There is a proportion of households who either do not have sufficient income or have a level of need, or both, and who are unable to make their own arrangements. This includes those who live in unsatisfactory conditions, have disabilities, medical or welfare needs.

We must ensure the provision of housing for everyone.

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1. Better understand the need for all housing

How we will do this

We commit to undertaking regular housing needs assessments and surveys to inform our understanding of what is needed in the area, including the specific needs of the following groups:

  • housing for older and disabled people (built and adapted to meet needs)
  • supported housing (with care) for those who need it, to include:
    people with learning difficulties, mental ill-health, autism, people leaving care, looked after children, victims of domestic violence and abuse, homeless households
  • specific housing for identified groups of people such as essential local workers (key workers), refugees, current and former armed forces personnel and their families, gypsies and travellers, students and young single adults
  • rural housing
  • private rented housing
  • community led housing
  • provision of sites for those who wish to build their own homes or commission custom-build housing
  • people in fuel poverty

Where the term affordable housing is used, this is a defined term as per the glossary.

2. Increase the supply of high-quality housing to meet identified need

How we will do this

We will:

  • work in partnership with registered providers and other specialist housing providers to ensure a supply of:
    • extra care housing (sometimes known as assisted living)
    • supported housing
    • rural housing
    • housing for older and people with disabilities (built and adapted to meet needs)
  • ensure we provide a variety of tenures, house types and sizes to suit a range of households and income levels
  • robustly defend viability claims
  • work in partnership with registered providers, partners and other housing providers on additional affordable housing opportunities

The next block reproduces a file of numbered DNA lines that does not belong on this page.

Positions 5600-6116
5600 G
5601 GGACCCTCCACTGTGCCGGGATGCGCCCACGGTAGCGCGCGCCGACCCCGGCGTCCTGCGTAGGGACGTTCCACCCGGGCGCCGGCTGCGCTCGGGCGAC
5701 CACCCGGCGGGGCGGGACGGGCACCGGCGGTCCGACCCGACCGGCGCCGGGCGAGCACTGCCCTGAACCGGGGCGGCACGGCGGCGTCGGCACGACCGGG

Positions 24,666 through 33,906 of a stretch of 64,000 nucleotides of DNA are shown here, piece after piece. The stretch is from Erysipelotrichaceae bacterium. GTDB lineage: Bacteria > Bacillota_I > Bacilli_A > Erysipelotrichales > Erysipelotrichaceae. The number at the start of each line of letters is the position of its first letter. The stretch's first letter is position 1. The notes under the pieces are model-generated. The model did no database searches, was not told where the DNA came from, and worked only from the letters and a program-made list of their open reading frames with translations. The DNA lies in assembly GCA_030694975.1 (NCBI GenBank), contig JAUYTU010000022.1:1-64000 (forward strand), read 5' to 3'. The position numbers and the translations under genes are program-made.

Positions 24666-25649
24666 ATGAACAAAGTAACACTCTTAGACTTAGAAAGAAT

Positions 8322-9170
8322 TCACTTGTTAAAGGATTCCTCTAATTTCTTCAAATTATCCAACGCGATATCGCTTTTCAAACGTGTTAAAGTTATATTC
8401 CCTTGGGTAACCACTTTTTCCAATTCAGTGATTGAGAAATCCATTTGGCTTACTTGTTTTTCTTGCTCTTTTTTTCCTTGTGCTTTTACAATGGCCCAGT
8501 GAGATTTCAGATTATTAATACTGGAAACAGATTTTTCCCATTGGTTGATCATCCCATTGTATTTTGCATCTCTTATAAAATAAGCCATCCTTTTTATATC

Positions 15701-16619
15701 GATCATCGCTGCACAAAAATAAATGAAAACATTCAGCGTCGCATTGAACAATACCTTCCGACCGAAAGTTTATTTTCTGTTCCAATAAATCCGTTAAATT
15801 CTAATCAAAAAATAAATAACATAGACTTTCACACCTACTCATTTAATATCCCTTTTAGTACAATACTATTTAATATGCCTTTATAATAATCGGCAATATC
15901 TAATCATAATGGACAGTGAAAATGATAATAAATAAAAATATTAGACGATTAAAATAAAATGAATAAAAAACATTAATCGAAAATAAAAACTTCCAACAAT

• provide specialist supported housing for people with complex learning difficulties
  • maximise opportunities for housing delivery from council assets and future investment decisions through our asset management plan
  • support bids for additional funding through funding bodies
  • work with West of England Combined Authority (WECA) and other local authorities on cross-boundary housing issues
  • work with local communities and partner organisations to bring forward community led housing and rural housing schemes to give choice and empower at a local level
  • maintain the self-build register and work to develop a pipeline of plots for self-build and custom housebuilding, seeking a proportion from residential developments as a planning obligation
  • support and take action to bring long term empty properties back into use
  • support people through grants and loans to improve and adapt their homes to meet need now and in the future

3. Explore new approaches and interventions to generate an increase in housing delivery

How we will do this

We will:

  • work with housebuilders, registered providers and other delivery partners on joint priorities and develop new ways to fund housing schemes
  • tackle housing issues at a sub-regional level to pool resources and maximise benefits
  • find innovative ways to deliver exemplar housing schemes
  • develop a pipeline of housing sites for future funding streams
  • consider how we can use social value and equality as a method to quantify the benefits of delivering different housing schemes

4. Ensure choice, support, and good management for affordable housing tenants

How we will do this

We will:

  • select registered provider partners with good management and maintenance practice
  • deliver enough affordable housing to provide choice for residents and to make it possible to move home
  • commission good support providers where they are needed

5. Review the effectiveness of our re-housing policy

How we will do this

Our re-housing policy sets out how the council prioritises housing need through its banding system.

We will:

  • regularly review how this policy is working to ensure that it reflects the highest needs and priorities, many of which are included in the EqIAA at Appendix 2 Equalities Impact Assessment
  • respond to our findings and make recommendations for policy amendments
  • work with our landlord partners to make sure that this policy is followed to fill vacant homes

6. Promote and deliver older people’s housing which provides choices and independence later in life

How we will do this

We will:

  • work with partners and service users to bring forward the types of housing that meet older people’s aspirations, needs and budgets
  • promote a wider range of tenures of housing so that people have choice and flexibility
  • ensure partnership working is integrated with health and social care strategies
  • offer assistive technology to enable people to stay in their homes with a great degree of control over their home environment